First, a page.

"Know thy customer" is a common business principle throughout many organizations. Businesses want to know who their customers are, what they want, and when they want it so that they can meet their demands and provide them with the best products and services. A more recent development in this business mantra is the reliance on "social" tools to achieve this goal.
Social was one of 2012's most popular buzzwords. Numerous social initiatives have been floating around the business world—social media, social enterprise, social customer relationship management, and more. Previously, businesses mostly used CRM applications to track sales opportunities, but the social movement has forced these applications to add to their core competencies.
At the most basic level, businesses can leverage social media to track customers' behaviors and comments. To truly react to customers and drive social CRM, CRM applications need to dig deeper into a company's ever-changing relationships with customers and partners. Managing these relationships means CRM applications need insight into a company's financial histories with its customers and partners. Therefore, CRM applications need to integrate with the organization's billing system.
Through this integration, an organization gains access to selected services, changes in packages, and other details that allow a company to better understand its customers. Billing systems contain financial details ranging from enrollment to payment to receipt. Previously, CRM applications gave companies an elementary way to manage relationships, but now companies can see that these relationships can be more than managed, they can be monetized as well. These relationships vary in nature—they can be subscription-based, such as those offered by Pandora, or pay-as-you-go, like that offered by Boost Mobile.
No matter what the type of relationship, the financial history and details offer a deeper framework to understand and push it. For example, if a company has this information at its fingertips, a sales representative can provide more appropriate offers to his customer based on the company's history with this particular customer. Furthermore, by integrating the CRM application with the billing system, this information will all be housed within the CRM user interface (UI) with which the sales representative is most comfortable.
Tracking clickstream activity can take this monitoring process a step further. Comparing the behaviors of customers against other cohort groupings allows for a superior social understanding of customers. Based on real-time analysis of a customer's activity, businesses can upsell more effectively, since they are acutely aware of a customer's immediate needs. However, it is vital to keep timing in mind, because reaching out to a customer after his time of need may only be somewhat successful. Therefore, looking even further into the crystal ball of social CRM, the future of social CRM will be dominated by both real-time behavioral analysis and the ability to respond immediately to customers' needs.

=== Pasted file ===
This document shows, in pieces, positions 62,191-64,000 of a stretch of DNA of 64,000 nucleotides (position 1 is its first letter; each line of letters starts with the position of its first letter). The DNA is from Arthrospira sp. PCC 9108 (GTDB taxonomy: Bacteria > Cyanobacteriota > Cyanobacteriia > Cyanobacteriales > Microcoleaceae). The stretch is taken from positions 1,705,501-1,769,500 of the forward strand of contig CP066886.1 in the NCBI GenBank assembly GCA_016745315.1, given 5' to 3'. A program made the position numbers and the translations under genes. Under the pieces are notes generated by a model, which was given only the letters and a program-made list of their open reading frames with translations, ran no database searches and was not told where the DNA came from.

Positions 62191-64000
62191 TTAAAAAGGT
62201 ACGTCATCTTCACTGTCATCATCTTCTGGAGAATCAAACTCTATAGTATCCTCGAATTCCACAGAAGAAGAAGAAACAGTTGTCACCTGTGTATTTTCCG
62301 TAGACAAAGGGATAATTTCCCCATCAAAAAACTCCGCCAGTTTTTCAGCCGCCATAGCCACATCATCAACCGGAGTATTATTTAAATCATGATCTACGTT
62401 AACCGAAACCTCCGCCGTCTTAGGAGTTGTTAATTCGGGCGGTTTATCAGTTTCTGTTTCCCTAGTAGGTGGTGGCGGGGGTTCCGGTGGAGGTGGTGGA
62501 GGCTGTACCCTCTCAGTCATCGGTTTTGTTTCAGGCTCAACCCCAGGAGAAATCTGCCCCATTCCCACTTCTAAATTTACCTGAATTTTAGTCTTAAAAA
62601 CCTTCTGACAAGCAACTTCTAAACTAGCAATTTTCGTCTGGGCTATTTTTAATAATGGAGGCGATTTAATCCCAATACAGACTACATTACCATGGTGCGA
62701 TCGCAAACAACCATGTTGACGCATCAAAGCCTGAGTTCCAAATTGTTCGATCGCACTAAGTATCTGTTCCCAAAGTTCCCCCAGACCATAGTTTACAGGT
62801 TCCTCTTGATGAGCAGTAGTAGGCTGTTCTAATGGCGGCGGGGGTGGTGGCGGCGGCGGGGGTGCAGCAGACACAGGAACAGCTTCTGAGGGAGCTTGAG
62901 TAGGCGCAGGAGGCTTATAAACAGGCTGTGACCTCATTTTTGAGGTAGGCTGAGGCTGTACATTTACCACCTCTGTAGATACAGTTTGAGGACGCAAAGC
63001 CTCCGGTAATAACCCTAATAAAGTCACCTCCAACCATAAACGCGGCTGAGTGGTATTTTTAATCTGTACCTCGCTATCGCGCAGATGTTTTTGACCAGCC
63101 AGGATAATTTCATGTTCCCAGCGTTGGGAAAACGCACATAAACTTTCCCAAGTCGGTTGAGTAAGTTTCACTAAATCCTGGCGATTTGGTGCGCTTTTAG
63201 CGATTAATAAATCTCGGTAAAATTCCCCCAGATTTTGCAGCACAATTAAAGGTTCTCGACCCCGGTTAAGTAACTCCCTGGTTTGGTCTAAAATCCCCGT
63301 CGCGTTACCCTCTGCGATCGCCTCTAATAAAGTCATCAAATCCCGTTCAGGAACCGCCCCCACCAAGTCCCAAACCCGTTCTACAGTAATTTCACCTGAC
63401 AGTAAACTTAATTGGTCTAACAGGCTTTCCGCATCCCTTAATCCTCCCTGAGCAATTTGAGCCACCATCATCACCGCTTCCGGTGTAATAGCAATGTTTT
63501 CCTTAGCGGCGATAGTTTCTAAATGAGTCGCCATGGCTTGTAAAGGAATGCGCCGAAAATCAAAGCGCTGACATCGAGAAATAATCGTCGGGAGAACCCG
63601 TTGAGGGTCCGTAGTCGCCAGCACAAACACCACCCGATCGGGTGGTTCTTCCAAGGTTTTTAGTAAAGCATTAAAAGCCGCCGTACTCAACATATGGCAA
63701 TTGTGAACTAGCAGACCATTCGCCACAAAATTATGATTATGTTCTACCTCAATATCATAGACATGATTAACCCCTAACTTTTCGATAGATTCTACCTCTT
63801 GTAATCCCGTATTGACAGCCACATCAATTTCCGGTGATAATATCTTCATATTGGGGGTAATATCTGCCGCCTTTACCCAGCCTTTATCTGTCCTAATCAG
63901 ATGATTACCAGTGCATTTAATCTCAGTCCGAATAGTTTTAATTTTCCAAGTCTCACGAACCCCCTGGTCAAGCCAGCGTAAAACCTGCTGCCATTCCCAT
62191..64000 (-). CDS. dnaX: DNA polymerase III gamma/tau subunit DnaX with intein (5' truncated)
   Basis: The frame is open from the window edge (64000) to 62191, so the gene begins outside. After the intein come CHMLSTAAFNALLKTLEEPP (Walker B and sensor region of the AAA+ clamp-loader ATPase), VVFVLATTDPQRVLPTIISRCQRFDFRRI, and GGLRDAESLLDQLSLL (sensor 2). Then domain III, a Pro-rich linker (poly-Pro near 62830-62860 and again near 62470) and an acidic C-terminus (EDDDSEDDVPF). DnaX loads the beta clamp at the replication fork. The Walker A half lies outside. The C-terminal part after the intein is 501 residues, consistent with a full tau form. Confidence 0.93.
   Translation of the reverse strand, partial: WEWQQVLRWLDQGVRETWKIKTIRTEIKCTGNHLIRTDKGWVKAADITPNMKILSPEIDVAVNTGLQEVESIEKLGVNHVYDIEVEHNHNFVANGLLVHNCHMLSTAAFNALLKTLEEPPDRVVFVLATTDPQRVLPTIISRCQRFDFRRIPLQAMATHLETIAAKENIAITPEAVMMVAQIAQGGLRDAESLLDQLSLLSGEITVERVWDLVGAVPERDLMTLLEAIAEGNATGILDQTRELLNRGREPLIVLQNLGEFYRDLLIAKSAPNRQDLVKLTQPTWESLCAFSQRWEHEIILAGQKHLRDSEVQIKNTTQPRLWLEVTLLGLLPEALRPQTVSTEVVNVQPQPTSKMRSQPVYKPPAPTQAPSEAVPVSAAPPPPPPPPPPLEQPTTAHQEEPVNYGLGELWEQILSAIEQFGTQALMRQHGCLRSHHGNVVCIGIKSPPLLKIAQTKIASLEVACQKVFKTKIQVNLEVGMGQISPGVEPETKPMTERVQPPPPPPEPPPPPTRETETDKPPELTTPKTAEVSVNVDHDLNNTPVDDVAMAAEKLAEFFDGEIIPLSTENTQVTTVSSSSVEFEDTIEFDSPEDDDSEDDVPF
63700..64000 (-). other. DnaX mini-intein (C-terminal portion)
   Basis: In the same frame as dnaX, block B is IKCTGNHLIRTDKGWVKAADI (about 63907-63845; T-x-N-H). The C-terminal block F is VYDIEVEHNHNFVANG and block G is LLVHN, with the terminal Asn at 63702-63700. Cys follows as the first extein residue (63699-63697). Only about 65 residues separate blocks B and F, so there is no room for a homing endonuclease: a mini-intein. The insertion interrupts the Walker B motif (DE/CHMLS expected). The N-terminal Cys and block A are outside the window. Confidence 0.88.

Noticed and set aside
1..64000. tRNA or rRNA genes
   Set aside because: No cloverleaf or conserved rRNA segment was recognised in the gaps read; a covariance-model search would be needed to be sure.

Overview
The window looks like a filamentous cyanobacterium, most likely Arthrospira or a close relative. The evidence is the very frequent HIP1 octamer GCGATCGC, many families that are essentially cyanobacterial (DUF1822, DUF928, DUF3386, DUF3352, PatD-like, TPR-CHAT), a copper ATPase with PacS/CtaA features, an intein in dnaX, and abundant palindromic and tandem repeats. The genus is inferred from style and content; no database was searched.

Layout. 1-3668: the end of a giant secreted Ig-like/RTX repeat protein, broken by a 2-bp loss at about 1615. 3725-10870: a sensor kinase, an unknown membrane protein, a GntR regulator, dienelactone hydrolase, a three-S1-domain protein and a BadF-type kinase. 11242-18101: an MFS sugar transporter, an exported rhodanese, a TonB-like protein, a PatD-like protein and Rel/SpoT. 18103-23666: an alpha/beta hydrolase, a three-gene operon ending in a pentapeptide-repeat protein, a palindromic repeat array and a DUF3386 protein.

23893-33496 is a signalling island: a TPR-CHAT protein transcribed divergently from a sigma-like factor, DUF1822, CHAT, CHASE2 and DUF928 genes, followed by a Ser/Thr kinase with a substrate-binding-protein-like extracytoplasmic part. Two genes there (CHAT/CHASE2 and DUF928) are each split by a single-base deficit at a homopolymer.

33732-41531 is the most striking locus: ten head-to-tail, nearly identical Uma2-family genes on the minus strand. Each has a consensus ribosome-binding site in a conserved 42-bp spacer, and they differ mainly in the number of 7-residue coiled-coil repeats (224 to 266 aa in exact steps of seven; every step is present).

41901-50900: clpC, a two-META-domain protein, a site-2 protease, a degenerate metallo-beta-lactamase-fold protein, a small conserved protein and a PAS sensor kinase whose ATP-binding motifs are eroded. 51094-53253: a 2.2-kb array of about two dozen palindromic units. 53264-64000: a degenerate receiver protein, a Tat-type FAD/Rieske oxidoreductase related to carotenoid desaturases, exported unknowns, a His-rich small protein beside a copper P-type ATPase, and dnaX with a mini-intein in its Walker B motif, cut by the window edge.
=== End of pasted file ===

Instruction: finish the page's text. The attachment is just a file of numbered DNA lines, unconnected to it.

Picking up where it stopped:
We live in a relationship-defined world, and relationships grow as parties share information. By presenting a more complete understanding of a customer to the individuals or systems that must support him, companies gain a far better perspective of the customer's service needs and his value to the business. Additionally, today is the age of the API. APIs' real value is the enabling of unfettered connectivity between systems. Organizations that have data silos can be crippled by lack of data visibility. However, businesses can now tear down system-based silos that characterized yesterday's marketing, sales, operations, and finance and support organizations.
So for now, how can companies leverage monetization and management tools to drive social CRM? Start with the CRM application and integrate it with a billing system. This allows businesses to better understand, engage with, and react to their customers, by analyzing vital information from the billing system, such as monthly recurring revenue, billing, and product sales data, without ever leaving the CRM UI.
There is vital information about customers sitting in company billing systems. By extracting that information and making use of it in combination with CRM applications, businesses can reduce or eliminate the friction that has prevented more effective monetization of customer relationships, leading to more engaged and meaningful relationships between a company and its customers, ultimately impacting the bottom line.
Scott Swartz is the CEO and founder of MetraTech. Previously, he worked for NetCentric, where he created the industry's first SGML/XML billing protocol. He has also been a director at Cambridge Technology Partners.